Given this, GMLPF has collated a body of valuable and relevant information, links and downloads and published it to a dedicated section on our website. The online resource (link) is a one-stop information point that provides links to useful downloads, free mobile phone apps, and articles and case studies as well as a support services directory.
Support services directory
The support services directory includes details of mental health services and charities that specialise in helping apprentices, students, staff working in education and the families of people who are facing challenges.
Ian Lomas, chief executive of GMLPF, says:
“GMLPF listens closely to its members. We invested the money received from The National Lottery Community Fund chiefly based on what they told us in our research into mental health in the sector. The strain of dealing with mental health issues is adding to an already pressured environment. Learner provider staff are starting to struggle, resulting in a markedly negative impact on outcomes for learners. The work GMLPF has carried out during the last 12 months has been invaluable, and we have had great feedback from everybody who took part.”
Ian adds: “The online resource is a useful tool for learning providers who need quick access to information and signposting to mental health support services. It is a growing resource, and our members can expect to see new information added regularly.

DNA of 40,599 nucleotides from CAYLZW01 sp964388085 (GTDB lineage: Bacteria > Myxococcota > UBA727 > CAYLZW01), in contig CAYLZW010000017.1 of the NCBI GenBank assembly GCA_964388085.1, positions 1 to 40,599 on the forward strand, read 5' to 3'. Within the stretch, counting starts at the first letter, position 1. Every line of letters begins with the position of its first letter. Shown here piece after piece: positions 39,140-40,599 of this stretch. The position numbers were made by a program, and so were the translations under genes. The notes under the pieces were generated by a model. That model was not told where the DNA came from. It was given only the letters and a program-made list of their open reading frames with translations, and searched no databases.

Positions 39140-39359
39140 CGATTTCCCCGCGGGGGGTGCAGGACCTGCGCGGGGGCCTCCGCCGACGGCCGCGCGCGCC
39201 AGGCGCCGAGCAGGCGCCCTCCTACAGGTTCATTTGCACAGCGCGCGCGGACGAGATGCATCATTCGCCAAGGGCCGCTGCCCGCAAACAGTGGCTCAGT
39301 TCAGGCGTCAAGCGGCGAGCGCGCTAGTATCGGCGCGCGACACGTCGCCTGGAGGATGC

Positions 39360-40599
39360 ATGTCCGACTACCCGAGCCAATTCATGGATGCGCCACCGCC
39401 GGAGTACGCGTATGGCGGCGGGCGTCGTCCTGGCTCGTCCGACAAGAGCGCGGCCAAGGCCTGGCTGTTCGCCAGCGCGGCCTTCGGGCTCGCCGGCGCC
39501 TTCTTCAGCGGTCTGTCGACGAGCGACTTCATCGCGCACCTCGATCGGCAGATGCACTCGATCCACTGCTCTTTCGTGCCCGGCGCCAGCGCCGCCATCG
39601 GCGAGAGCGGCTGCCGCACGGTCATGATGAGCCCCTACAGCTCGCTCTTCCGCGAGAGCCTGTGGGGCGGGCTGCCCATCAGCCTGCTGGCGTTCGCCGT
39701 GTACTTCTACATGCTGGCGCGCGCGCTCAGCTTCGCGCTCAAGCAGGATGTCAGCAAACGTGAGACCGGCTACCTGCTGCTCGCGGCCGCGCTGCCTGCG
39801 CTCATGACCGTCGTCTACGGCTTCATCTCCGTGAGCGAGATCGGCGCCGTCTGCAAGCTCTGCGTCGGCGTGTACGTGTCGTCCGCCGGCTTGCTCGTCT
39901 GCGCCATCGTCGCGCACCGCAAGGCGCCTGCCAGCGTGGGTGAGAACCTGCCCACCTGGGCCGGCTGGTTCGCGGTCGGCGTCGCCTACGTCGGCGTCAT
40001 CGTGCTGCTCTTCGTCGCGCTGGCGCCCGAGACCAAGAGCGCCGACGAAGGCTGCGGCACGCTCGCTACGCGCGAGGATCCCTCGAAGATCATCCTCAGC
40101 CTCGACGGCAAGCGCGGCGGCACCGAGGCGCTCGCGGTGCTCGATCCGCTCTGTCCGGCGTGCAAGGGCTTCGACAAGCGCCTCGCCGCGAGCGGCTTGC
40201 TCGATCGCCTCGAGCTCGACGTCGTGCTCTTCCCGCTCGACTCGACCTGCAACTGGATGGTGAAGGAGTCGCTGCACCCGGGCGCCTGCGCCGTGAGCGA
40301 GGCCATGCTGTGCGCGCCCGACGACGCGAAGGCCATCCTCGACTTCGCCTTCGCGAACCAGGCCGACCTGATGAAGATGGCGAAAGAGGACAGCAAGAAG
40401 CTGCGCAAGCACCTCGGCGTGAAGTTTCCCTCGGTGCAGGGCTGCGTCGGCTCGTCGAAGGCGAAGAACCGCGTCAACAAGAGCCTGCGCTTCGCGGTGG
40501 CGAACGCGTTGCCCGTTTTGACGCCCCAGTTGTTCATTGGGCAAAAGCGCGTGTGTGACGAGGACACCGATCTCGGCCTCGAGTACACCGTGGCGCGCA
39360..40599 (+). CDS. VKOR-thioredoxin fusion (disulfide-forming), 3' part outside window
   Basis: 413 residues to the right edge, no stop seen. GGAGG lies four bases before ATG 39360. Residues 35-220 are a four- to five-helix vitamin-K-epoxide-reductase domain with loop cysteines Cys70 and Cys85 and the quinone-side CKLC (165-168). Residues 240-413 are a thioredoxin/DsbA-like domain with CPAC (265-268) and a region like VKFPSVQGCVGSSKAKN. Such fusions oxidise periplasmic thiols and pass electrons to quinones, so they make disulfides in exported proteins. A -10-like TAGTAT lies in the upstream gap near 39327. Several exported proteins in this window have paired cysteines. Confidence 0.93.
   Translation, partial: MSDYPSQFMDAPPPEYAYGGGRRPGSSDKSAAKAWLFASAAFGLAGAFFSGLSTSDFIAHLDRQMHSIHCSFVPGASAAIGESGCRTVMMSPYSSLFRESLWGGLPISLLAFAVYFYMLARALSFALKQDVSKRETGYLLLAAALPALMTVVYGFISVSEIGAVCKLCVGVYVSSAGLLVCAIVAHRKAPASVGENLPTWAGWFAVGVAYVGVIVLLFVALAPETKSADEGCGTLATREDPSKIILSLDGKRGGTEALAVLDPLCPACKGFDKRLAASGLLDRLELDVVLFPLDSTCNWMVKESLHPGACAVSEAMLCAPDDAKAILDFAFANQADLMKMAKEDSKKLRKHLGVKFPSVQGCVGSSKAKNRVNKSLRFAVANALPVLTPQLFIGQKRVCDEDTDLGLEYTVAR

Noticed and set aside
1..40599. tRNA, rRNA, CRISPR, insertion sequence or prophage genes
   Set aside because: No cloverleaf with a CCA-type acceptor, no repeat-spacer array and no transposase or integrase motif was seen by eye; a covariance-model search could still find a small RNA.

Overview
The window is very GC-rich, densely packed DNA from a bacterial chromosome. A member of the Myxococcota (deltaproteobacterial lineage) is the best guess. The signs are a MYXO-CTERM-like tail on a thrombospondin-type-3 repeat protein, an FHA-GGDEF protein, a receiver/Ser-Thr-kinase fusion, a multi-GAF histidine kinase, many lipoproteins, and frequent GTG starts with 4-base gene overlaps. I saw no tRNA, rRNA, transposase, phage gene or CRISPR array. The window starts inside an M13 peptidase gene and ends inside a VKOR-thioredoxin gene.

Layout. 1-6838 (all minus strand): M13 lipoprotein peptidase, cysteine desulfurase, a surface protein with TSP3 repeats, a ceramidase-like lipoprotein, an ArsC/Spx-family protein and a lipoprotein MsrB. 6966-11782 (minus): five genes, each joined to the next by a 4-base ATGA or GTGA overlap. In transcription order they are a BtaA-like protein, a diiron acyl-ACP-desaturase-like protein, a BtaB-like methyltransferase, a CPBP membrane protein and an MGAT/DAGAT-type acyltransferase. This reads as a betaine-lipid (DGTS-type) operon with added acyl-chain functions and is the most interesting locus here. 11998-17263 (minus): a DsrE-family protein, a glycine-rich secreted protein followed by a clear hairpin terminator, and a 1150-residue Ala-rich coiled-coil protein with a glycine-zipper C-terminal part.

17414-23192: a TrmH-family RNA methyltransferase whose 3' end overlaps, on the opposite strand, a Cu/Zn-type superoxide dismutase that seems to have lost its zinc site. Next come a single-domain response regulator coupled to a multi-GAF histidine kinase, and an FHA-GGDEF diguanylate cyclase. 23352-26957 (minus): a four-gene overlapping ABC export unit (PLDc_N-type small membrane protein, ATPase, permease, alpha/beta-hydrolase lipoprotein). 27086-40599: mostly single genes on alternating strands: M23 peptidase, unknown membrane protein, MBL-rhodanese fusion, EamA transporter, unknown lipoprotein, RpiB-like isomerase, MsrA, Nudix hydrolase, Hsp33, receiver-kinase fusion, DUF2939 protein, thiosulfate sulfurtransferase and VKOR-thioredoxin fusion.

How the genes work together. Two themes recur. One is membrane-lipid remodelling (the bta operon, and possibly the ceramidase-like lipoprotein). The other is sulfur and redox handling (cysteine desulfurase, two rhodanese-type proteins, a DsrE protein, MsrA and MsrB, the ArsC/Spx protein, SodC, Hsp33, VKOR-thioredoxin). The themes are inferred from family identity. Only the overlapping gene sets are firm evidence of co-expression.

“GMLPF would like to thank the National Lottery Community Fund for supporting our project and enabling us to help our members, the learning providers of Liverpool City Region, address the challenge of mental health and its impact on the delivery of apprenticeships and other training.”
GMLPF members completed the second day of a two-day training course in mental health awareness last week. The course equipped them with a formal level 2 qualification and the skills to champion and “triage” mental health issues with apprentices and other learners.
Eleven member organisations enrolled on the two-day training course, delivered by AT Skills. The initiative is part of the GMLPF Minds project that has received nearly £10,000 from the National Lottery Community Fund.
Over the past year, GMLPF members have reported significant mental health issues among their students, and more recently, their staff. This course has helped providers to start tackling the problem. They are now able to recognise the symptoms of poor mental health promptly. Ian Lomas, chief executive of GMLPF, explains: